“We can develop this property prior to the development of the other properties,” Winterhalter said.
The first few hundred of more than 2,000 residential units planned in Reston’s Isaac Newtown Square development are slated to come online.
At a Reston Planning and Zoning Committee meeting on Monday (March 20), APA Properties and Peter Lawrence Co. offered a glimpse of a final development plan for the apartment building.
Andrew Painter, a representative for the development team, noted that a previous plan for townhouses on another portion of the property was dropped due to rising mortgage rates and changes in the housing market. Amid ongoing negotiations, the team then shifted to the current development plan.
“It’s basically 10 pedestrian-friendly development blocks,” Painter said, referring to the entire development.
The first building will have a maximum of seven stories with up to 345 residential units, 47 of which will be set aside as workforce dwelling units. The site is currently in the process of being razed and cleared.
The development is bounded to the south by the Washington & Old Dominion Trail, the west by Hidden Creek Country Club, and the east by Wiehle Avenue.
The apartment building is part of a 32-acre development approved by the county in 2019. Once completed, the mixed-use neighborhood will include 2.8 million square feet of new construction, including 2,100 residential units, 300 hotel rooms, 260,000 square feet of office space and nearly 69,000 square feet of retail uses.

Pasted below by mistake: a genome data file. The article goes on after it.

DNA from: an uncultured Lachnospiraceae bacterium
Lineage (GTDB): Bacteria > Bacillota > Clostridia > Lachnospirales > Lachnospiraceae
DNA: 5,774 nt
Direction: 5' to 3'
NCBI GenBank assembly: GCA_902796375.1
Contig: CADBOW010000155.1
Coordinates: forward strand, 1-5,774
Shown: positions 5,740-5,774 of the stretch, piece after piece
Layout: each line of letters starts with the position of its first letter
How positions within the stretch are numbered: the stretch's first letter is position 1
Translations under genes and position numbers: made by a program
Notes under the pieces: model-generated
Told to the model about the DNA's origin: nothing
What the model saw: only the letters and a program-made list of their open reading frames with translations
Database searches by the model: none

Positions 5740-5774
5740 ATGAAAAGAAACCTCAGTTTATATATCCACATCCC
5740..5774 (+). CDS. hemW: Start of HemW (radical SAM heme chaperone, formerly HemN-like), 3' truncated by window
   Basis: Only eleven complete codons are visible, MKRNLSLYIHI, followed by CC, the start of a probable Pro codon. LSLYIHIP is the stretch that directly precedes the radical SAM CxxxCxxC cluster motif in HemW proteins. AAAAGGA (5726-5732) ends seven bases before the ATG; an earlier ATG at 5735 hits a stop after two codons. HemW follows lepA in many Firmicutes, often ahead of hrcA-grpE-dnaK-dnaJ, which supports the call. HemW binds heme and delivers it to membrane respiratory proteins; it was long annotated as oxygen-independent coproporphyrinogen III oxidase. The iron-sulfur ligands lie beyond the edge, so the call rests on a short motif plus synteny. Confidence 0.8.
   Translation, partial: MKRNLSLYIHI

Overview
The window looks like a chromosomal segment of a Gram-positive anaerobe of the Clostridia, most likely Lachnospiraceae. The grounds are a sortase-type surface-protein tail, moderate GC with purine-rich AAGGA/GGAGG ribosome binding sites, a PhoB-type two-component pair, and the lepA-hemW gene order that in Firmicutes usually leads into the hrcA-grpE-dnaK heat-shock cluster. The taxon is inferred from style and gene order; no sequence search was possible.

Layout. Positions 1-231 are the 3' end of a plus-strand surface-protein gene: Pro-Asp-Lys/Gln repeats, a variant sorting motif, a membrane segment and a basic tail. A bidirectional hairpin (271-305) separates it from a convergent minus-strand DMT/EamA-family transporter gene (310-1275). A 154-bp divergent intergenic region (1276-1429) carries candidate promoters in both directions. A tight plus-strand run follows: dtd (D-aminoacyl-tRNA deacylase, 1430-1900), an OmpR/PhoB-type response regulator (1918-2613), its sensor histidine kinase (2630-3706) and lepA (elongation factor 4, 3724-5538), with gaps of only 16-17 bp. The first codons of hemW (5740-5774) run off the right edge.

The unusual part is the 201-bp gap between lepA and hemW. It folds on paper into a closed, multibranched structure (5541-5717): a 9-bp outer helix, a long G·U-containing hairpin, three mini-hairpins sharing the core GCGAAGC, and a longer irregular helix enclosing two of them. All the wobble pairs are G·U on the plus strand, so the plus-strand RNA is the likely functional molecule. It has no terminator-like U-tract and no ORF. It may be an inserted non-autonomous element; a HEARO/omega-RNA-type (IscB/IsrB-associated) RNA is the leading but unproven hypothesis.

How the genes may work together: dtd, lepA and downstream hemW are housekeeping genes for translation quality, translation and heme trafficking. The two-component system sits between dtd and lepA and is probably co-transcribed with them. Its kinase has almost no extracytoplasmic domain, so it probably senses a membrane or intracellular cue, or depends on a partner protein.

An on-road bicycle lane and 10-foot-wide shared-use path is proposed on the western side of Wiehle Avenue, along with an 8-foot trail as part of open space on the northern side of the building called Nature’s Edge Park. A 6-foot elevated sidewalk is proposed as part of Willow Oak Park — another park on the southern front of the building.
The conceptual development plan was approved by the Fairfax County Board of Supervisors in 2019, followed by work with an arborist to find ways to maintain willow oak trees on the property. A final plan for road and infrastructure work was approved by the Fairfax County Planning Commission in October 2021.
The applicant is now working through the county review process on the final development plan for Block N2, which consists of the apartment building. Final development plans only require planning commission approval.
Planning and zoning committee memebers lauded the development team for the design of the buildings.
Mike Jennings, a committee member, said he was happy the architecture did not mirror what he called a “spreadsheet facade” that looks like an Excel spreadsheet with darkened areas.